"I wanted to stop this earlier," he said, "but he threatened Jasmine. He's dangerous, and I couldn't be sure that—"

"Who are you?" Regina interrupted.

He looked sheepish, to the extent that a muscular man over six-fet-tall could. "I'm…" He rolled his eyes. "I'm Jasmine's pet tiger."

"You're my best friend, Rajah," Jasmine countered.

Regina shook her head. She really didn't care. "What does this have to do with Ruby?" she asked.

Rajah got back to the point. "They know that she remembers something. That she somehow recognized us at the diner this morning. Bagheera's been doing what she can, but… When it got this bad, I went to Jaz, and she said we should come to you."

Regina felt herself grow very still. Her nose flared and she asked, outwardly calm, "What are they doing to her? Where is she?"

"I don't know," Raj said, looking genuinely upset. "They know I'm not really on their side, so they never tell me any details. But I know they were going after her tonight."

Regina snapped her fingers, and she was instantly dressed in jeans and a comfortable shirt. She didn't care to get any fancier than that, not now.

"It's Shere Khan, right?" she questioned Raj. Her throat felt so tight she could barely get the words out.

He looked surprised. "Yes," Raj said, "but he's not—"

Regina didn't wait for the rest of his sentence. She transported herself directly to Ruby's room, and then, finding it empty, over to the Sherriff's station.

David was on duty, and he startled badly at Regina's sudden appearance. Regina didn't wait for him to speak or get his bearings.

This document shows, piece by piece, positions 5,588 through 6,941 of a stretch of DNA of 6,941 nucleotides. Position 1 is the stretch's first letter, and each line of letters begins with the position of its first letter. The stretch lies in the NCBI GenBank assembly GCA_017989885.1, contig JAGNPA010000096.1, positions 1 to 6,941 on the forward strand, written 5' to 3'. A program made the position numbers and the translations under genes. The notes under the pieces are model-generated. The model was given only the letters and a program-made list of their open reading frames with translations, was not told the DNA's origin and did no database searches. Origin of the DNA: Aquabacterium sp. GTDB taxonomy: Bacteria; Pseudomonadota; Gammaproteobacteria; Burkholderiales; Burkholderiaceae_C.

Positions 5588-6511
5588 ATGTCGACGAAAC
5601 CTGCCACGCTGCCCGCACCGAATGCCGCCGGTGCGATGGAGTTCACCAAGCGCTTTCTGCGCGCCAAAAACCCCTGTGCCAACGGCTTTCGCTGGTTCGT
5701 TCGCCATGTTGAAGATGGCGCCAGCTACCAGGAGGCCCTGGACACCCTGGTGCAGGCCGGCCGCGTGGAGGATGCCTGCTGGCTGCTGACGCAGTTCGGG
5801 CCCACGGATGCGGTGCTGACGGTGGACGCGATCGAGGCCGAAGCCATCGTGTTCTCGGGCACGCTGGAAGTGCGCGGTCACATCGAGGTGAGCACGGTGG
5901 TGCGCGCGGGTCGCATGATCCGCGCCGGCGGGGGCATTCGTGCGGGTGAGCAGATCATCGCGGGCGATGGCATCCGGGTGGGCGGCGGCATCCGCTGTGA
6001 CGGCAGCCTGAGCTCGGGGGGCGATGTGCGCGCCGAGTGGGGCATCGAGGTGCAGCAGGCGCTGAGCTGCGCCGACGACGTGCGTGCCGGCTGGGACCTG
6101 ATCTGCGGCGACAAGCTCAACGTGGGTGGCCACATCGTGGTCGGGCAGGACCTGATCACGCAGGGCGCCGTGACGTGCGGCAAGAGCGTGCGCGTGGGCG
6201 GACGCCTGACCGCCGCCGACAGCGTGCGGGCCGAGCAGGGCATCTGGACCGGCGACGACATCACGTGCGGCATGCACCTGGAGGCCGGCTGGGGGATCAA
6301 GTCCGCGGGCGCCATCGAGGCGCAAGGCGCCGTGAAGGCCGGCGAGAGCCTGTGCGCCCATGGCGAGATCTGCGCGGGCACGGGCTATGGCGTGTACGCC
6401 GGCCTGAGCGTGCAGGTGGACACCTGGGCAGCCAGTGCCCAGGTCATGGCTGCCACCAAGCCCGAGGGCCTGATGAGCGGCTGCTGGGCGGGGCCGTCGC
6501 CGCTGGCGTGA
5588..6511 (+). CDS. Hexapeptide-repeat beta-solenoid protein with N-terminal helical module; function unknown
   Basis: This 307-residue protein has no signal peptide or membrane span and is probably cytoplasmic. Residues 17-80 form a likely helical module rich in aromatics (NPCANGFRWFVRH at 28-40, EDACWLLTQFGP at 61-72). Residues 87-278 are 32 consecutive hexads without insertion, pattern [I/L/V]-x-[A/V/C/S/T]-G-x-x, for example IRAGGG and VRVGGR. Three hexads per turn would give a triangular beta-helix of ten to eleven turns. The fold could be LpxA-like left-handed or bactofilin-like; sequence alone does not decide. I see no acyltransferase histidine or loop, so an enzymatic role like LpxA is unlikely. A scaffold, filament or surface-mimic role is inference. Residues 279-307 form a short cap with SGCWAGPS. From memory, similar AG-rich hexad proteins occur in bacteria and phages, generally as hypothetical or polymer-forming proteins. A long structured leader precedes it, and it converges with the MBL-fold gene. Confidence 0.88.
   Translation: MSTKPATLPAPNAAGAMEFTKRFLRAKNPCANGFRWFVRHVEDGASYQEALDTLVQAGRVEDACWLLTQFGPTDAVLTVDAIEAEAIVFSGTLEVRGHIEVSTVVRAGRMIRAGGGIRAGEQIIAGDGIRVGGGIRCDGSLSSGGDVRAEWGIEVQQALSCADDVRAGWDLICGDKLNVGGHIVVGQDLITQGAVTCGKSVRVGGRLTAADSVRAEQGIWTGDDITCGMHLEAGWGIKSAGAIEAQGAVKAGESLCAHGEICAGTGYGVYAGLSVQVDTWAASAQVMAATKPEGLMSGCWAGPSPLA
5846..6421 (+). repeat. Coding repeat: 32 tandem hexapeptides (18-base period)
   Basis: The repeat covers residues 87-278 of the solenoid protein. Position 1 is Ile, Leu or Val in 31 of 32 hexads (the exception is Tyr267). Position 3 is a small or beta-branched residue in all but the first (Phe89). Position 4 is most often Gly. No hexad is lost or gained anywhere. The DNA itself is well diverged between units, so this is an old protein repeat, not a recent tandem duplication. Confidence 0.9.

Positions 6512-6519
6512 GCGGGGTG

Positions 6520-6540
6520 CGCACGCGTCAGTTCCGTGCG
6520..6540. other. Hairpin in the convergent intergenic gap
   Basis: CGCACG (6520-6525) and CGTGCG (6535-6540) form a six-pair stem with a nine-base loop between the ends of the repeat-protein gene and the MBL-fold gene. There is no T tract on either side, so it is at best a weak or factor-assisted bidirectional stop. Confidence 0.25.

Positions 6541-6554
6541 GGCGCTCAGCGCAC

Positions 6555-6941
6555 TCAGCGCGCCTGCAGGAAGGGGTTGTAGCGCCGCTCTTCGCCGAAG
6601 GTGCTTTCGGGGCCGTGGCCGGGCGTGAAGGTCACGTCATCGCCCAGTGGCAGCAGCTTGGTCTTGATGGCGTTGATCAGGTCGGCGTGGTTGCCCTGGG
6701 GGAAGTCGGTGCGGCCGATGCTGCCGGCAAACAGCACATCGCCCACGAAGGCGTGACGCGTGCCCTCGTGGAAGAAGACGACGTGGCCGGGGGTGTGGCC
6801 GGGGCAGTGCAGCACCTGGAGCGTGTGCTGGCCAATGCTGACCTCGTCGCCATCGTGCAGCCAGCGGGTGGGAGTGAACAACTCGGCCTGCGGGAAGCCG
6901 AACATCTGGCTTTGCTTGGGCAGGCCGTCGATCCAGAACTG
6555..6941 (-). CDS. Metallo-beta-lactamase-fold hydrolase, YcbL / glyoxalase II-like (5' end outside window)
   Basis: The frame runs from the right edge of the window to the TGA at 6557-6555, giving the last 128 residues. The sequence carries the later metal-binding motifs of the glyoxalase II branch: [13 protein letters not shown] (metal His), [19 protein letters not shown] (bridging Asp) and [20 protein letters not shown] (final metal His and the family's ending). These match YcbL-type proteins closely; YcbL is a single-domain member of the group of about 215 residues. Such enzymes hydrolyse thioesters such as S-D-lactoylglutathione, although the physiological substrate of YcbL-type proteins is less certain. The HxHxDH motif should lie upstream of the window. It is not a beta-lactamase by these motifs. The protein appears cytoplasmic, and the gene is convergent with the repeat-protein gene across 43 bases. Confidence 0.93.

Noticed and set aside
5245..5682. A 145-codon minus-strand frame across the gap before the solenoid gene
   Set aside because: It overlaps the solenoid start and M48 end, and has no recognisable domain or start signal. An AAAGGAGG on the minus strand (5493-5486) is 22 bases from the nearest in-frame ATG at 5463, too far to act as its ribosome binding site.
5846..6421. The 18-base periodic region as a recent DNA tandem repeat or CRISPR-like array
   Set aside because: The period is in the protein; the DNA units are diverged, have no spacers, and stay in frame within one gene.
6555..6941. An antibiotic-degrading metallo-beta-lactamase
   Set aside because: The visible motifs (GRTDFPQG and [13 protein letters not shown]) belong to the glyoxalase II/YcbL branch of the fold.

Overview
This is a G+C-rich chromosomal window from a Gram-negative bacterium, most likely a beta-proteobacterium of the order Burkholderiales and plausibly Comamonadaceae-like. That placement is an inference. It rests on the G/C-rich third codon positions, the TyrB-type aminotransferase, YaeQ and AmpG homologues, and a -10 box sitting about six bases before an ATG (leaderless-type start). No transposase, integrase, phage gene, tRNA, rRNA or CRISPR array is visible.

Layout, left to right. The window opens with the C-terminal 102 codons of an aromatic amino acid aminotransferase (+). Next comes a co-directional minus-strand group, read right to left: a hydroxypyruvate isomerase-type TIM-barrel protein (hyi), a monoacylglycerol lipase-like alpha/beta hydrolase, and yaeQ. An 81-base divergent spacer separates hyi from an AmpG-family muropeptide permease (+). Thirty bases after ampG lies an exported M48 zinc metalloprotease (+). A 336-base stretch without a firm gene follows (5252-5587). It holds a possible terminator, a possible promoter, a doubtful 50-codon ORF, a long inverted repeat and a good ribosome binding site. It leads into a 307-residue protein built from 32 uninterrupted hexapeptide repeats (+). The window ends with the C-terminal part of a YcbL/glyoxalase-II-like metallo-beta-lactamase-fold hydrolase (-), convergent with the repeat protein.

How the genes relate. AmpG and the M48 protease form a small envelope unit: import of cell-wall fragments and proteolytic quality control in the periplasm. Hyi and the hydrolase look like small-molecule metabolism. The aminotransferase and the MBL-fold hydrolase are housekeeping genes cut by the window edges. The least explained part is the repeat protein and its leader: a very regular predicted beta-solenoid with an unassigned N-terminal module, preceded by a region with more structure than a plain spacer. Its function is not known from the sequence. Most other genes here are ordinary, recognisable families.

She said, "Ruby Lucas has been kidnapped, and she is in grave danger. You need to get all of your deputies out looking for her, now. You should inform Granny, too."

Regina transported herself outside, then, but she was out of immediate plans. She ran her hands over her face. She didn't know what to do, she didn't know where to even begin looking…

She pulled her phone out of her pocket and called Zelena, and then Emma. The more people looking, especially those with magic and those she could trust, the better. Her calls to each of them were brief, curt, and right to the point.

Then she brought herself back to Mifflin Street.

Jasmine and Rajah were gone, and Regina gave herself a moment to check in on Henry. He was fast asleep in his room.

Then she was back outside, getting into her Mercedes. She couldn't just poof aimlessly all around town; she would have to at least try to be systematic about this. As she started driving, she called Jasmine, putting the phone on speaker so she could focus on the road.

"Would they have brought her back to wherever they've been living?" Regina asked.

There was a slight pause before Jasmine replied, "Raj says he doesn't think so, but he'll check and will get in touch with you if—"

Regina hung up without another word. She'd apologize for her rudeness and thank them both after they found Ruby, safe and sound.

After that, she just drove. She drove, and she looked all around, and she kept on driving.

Regina had no idea how long she'd been looking, had even less of a sense of how long it had been since Ruby was taken.

Her panic was mounting. This felt useless, driving around and hoping Ruby would just miraculously appear around the next corner, or the next one, or…

Regina pulled over to the side of the road and stopped the car, slamming her hand against the wheel in frustration. She dropped her head down and tried to just breathe.

She knew that she hadn't been immune to Ruby Lucas. Not to Ruby's awkward attempts at flirting, or the way she'd so easily fit in right beside her and Henry, or to the way she'd seemed to really hear Regina. Certainly not to the way that she believed in Regina, whole-heartedly and without question.

But it hadn't been until today that Regina had come to realize how much she really cared for the girl. First that stunt at the diner, and now this.

Regina slammed her hand against the wheel once again.

But Regina wouldn't give up. She couldn't. She sat back up again and took a deep breath in and out. There simply had to be a better way to do this.

A thought sparked in Regina's mind. Magical transportation didn't really work like this, but… It was worth a shot.

Regina closed her eyes and focused her thoughts, her mind, her entire self on Ruby. When she felt ready—when her whole head felt full of Ruby—she whispered to herself, "Bring me to her."